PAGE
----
From “A Very Long Disengagement” by Mark Bauerlein, Chronicle of Higher Education (6 January 2006):
“Last spring Nielsen Media Research reported that the average college student watches 3 hours 41 minutes of television each day. . . . Last year the National Survey of Student Engagement found that 44 percent of first-year students never discuss ideas from their readings or classes with their professors outside of class. . . . The trends are not unrelated. The more young people gather to watch TV shows, transmit e-mail and text messages, and blog and chat and surf and download, the less they attend to their regular studies. . . .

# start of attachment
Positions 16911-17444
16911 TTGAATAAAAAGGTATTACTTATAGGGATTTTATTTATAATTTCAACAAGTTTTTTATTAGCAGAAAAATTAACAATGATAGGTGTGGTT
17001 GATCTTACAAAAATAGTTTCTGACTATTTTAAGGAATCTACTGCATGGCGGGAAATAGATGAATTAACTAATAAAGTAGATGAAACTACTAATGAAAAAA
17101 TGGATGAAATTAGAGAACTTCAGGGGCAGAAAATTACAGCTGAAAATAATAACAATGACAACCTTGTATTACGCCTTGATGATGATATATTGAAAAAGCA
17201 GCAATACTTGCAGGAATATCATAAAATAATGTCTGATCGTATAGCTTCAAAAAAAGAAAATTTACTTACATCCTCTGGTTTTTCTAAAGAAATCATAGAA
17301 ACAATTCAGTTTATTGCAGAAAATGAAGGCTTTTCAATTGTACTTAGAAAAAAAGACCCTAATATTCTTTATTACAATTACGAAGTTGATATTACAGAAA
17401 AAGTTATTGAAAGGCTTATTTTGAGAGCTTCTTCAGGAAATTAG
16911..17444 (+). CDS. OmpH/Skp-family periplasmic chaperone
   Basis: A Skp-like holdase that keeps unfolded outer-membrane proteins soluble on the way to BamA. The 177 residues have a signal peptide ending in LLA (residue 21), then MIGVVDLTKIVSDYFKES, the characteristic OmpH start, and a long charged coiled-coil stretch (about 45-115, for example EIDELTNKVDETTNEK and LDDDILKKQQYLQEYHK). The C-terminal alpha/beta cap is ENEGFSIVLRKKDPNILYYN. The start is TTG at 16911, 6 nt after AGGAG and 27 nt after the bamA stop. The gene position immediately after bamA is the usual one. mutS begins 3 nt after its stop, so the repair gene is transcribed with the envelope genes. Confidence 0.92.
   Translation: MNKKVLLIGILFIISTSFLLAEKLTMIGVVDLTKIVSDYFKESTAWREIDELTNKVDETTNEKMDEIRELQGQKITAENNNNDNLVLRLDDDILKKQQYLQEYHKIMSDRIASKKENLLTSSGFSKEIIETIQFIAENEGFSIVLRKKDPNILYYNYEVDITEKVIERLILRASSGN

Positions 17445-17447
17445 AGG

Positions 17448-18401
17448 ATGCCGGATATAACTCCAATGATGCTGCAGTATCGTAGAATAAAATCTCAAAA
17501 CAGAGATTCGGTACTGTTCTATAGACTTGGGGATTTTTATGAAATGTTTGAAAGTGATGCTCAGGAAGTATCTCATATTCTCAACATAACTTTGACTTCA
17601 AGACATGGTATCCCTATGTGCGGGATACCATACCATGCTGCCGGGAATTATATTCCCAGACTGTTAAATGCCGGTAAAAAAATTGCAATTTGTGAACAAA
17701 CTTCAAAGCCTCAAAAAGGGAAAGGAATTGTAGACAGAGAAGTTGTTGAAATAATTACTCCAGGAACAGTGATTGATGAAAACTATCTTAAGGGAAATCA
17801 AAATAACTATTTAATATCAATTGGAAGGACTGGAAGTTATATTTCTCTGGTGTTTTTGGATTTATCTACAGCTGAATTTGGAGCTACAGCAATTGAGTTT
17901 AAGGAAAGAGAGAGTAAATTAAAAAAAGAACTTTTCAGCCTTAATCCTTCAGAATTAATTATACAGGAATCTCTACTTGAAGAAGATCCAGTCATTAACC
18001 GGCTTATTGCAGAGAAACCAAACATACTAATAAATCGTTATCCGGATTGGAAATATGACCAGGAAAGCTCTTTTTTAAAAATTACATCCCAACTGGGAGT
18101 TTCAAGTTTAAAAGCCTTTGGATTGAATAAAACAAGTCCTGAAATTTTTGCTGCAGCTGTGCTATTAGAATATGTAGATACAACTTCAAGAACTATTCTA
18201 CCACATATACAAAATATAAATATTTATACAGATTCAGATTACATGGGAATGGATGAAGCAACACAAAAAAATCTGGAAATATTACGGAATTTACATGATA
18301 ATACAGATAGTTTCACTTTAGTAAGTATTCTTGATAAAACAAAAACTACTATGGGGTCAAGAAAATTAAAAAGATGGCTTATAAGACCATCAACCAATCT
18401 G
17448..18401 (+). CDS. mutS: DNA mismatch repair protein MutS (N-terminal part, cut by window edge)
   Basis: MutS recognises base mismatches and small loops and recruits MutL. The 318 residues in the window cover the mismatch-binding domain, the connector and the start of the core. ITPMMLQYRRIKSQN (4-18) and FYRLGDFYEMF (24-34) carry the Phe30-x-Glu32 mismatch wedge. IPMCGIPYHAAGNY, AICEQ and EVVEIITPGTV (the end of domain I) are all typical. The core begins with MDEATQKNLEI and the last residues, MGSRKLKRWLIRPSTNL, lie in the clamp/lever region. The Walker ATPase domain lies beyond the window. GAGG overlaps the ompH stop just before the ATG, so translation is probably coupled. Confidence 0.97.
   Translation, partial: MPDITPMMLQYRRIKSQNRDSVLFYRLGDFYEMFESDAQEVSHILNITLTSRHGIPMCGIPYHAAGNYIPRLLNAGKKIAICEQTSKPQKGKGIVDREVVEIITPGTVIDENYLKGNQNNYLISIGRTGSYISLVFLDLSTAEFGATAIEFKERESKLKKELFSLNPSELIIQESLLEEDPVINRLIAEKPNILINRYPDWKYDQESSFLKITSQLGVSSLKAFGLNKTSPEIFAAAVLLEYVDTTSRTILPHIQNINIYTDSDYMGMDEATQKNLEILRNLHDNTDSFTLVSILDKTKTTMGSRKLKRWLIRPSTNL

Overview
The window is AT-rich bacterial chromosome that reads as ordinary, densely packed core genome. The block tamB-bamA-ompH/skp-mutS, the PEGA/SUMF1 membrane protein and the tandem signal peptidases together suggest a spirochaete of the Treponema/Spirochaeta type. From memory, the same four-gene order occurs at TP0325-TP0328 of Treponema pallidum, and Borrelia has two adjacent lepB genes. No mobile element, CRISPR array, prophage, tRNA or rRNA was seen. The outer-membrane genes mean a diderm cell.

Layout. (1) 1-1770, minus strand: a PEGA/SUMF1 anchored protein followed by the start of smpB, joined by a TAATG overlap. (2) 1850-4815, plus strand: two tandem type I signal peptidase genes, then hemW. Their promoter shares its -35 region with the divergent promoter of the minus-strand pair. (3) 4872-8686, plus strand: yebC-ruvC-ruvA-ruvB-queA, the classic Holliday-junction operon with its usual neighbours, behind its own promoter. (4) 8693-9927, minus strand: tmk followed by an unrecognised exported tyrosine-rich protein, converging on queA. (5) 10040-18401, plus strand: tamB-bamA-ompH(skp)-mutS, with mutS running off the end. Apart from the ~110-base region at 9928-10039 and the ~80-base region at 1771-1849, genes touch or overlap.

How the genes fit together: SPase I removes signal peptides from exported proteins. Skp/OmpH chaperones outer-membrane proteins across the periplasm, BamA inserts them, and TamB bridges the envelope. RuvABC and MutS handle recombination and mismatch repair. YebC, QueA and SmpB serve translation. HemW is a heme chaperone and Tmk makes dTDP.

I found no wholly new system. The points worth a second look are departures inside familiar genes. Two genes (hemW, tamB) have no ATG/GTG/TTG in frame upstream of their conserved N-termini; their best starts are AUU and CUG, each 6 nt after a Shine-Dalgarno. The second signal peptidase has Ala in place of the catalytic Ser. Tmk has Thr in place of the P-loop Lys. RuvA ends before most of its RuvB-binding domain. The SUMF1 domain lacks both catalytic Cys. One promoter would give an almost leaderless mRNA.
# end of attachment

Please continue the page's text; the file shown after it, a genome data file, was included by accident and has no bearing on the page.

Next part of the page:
To repeat, the more time young adults devote to activities like sending e-mail messages, the less time they devote to books, the arts, politics, and their studies. Time has proved the formula. In the 1990s the gurus and cheerleaders of technology promised that the horizon of users would expand to take in a global village, and that a digital era would herald a more active, engaged, and knowledgeable citizenry, with young adults leading the way. It hasn’t happened. Instead, youth discourse has intensified, its grip on adolescence becoming even tighter, and the walls between young adults and larger realities have grown higher and thicker.”